Chaozhou – The Free-wheeling city

Chaozhou is the ancestral home of many of the Chinese in South-East Asia.

While in China earlier this year, I met a fellow traveller form Japan in the trip from Guilin to Guangzhou. He wanted to go to Chaozhou, and I could not tell him much about it except that it is north of Guanzhou and close to Fujian province.

Here’s a recent write up from fellow traveller Ziying who has a fortnightly column in The Star.  It seems that the Teochew and the Hakkas were living in rather close proximity, as Chaozhou and Shantou are about 100 over kilometres away to Meixian county and Dabu, which are the ancestral home to a number of Hakka people.

Wednesday July 16, 2008

BEWARE of pickpockets.” That was the first thing our guide said to us as we entered Chaozhou (Teochew) city in the easternmost part of China’s Guangdong province, not far from the border with Fujian. Of course, he was quick to add that the pickpockets were not local Chaozhou people but migrants from other less developed regions attracted by the wealth of China’s richest province.

The other thing to watch out for, he said, is the traffic which is probably the most unruly I have experienced in China, “and remember to check your purchases to make sure you get what you paid for.” Our introduction to the 1,600-year-old city with an intact 2.6km-long Ming dynasty wall may not have been the most positive but perhaps it is this free-wheeling, maverick spirit that has made the 2.3 million Chaozhou émigrés, especially those in South-East Asia, such successful merchants and traders.

Chaozhou people proudly refer to their city as the “hometown of overseas Chinese” and their undisputed No.1 son is none other than Asia’s richest man — Hong Kong’s Li Ka Shing who was born there and whose philanthropic presence is felt throughout the Teochew-dialect region and beyond.

Our small group was, of course, taken on an obligatory tour of the narrow lanes in the old quarter around Li’s birth home. Past a jumble of motorbikes and bicycles and small vegetable stalls, our trishaw driver pointed at a wall and said Li’s old abode is “right there”.

Not only did Li donate generously to rural schools, universities, hospitals and public housing, he also contributed to the restoration of cultural sites like Chaozhou’s 800-year-old Song dynasty Xiangziqiao, considered one of the top four ancient bridges of China.

Originally a pontoon bridge supported by 86 boats, Xiangziqiao had by the Ming dynasty evolved into an early pedestrian “mall” with shops in the 24 pavilions and piers along its half-kilometre length. The refurbishment of this span across Chaozhou’s Hanjiang River was completed last year, with Li apparently responsible for restoring six of the pavilions.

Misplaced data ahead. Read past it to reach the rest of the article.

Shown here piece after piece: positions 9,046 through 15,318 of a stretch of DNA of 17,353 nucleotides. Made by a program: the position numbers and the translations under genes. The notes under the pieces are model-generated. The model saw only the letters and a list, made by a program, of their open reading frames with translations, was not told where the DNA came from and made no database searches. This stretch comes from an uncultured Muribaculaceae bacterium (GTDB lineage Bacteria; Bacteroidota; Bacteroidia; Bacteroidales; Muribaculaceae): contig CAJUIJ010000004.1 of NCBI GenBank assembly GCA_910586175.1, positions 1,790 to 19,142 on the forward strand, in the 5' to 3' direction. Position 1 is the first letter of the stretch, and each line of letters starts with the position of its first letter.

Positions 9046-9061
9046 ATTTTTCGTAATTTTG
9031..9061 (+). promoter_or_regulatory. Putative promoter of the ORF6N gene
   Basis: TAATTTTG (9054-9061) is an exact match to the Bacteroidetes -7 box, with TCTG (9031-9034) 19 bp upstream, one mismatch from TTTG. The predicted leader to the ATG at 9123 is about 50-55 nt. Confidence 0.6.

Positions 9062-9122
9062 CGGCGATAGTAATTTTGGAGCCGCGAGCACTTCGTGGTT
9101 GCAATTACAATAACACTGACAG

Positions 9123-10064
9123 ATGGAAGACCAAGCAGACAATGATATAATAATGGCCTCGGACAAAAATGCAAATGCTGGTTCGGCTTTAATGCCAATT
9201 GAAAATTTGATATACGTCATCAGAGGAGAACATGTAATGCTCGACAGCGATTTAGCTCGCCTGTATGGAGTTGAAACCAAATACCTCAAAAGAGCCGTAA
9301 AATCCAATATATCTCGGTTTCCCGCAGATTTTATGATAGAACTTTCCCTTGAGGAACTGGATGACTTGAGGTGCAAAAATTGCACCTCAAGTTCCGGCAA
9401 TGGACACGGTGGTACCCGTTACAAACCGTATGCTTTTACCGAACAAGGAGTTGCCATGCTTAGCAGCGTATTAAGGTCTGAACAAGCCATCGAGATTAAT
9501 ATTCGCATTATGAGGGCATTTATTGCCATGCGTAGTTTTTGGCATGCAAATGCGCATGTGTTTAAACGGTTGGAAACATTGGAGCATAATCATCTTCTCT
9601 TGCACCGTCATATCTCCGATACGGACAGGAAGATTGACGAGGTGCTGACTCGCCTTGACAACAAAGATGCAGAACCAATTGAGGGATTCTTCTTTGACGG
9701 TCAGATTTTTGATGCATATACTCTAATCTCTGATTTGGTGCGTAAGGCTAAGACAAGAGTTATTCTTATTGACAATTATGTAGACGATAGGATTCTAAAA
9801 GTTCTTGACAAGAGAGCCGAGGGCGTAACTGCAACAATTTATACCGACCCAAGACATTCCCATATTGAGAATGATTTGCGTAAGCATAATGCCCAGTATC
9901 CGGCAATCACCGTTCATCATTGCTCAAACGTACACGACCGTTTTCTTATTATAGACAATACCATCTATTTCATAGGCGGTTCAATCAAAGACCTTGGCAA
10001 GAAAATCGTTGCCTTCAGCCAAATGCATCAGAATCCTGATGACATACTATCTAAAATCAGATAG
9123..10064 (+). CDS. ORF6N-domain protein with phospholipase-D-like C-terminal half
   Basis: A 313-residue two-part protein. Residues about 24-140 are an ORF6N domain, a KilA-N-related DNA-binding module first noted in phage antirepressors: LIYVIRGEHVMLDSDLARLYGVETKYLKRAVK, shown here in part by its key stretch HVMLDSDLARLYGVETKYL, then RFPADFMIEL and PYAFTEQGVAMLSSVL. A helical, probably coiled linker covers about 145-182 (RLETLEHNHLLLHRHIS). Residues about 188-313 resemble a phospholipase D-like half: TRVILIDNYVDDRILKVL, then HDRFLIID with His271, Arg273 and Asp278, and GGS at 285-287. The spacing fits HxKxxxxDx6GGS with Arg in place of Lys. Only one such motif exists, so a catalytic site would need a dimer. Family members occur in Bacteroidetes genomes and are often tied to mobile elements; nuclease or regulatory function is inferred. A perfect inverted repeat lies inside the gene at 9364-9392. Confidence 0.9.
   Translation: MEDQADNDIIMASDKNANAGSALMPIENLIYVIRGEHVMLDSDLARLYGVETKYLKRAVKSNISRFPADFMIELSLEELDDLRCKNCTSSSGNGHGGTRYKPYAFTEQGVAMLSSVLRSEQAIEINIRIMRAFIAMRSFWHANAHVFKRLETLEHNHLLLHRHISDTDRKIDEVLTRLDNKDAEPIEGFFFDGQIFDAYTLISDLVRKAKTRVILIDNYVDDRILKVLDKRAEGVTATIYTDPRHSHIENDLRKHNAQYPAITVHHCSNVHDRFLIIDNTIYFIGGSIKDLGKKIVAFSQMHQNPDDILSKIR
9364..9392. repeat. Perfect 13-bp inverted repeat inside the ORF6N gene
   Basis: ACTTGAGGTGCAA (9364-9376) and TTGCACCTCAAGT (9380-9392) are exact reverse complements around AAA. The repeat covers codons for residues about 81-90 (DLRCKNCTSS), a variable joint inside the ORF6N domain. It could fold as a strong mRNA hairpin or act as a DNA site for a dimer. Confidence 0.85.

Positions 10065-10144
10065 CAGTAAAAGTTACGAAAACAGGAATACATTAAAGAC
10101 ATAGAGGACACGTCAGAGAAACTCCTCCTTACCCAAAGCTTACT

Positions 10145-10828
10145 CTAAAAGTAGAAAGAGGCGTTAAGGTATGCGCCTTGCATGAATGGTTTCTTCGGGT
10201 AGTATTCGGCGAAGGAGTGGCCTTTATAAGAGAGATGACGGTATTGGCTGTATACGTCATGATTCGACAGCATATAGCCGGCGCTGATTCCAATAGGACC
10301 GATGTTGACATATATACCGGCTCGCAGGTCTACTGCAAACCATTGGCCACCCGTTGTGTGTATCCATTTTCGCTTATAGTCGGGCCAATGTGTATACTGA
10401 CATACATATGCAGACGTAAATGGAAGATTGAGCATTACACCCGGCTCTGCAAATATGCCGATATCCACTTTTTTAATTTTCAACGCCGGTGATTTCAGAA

The Hanjiang River is central to the life of Chaozhou city and its folklore.

“In ancient times, the river was infested with crocodiles that terrorised the locals until Han Yu of the Tang dynasty built an embankment between the river and the lake where the reptiles bred and blocked their access to the waterway,” said our guide.

Han Yu was a poet-official exiled to Chaozhou 1,200 years ago for offending the Tang emperor and crown prince. A more whimsical version of the story says he banished the crocodiles all the way to Thailand where they continue to flourish today.

Han Yu was in Chaozhou for less than a year, but his brief stint clearly had a deep impact on the lives of the people there. They credit him with introducing new agricultural methods as well as new plants and teaching them about their medicinal qualities.

Our guide told us that even now: “Chaozhou people don’t take medicine; we believe in curing illness through food.” In fact, Chaozhou people appear to believe in food, period, particularly the city’s famous goose with vinegar garlic dip and different permutations of soy-sauce dofu.

It is said Han Yu also taught the local people ways to preserve fruit and vegetables. The preserves of Chaozhou, like the ubiquitous suanmei (sour plums) and bittersweet candied citrus do indeed have a more delicate flavour than those found elsewhere.

But the item considered to have the highest medicinal or nutritional value is the Buddha’s palm gourd or foshougua, stored for years in ceramic jars until it becomes a pulpy, coal-black lump. The locals claim an infusion of just a few bits of this mild-tasting preserve will settle stomach upset, hypertension and other health issues.

We arrived in Chaozhou from Fujian’s Yongding county by way of the rural Hakka homeland of Meixian in the north of Guangdong province. The 250km-coach journey took over five hours across hilly terrain and winding, bumpy roads.

Some parts were hardly more than dirt tracks, and some so narrow one could reach out from the coach window and touch the walls of the village houses or the makeshift stalls selling dog meat by the roadside. Meixian is evidently not affluent, in contrast with Chaozhou, just 150km to the south.

According to a government website, Chaozhou’s wealth comes from ceramics, clothing, food and electronics which comprise 80% of the city’s exports. Moreover, nearby Shantou’s Chenghai district accounts for a large chunk (some claim 70%) of Guangdong’s toy exports, worth US$14bil to the province in 2006, and equivalent to 79% of the nation’s total in the industry.

China’s toy manufacturing has suffered setbacks in recent months and makers of the other products are also under pressure to upgrade their quality, but the resourceful people of the region will no doubt rise to the challenge.

Ziying can be reached at


About kchew

an occasional culturalist
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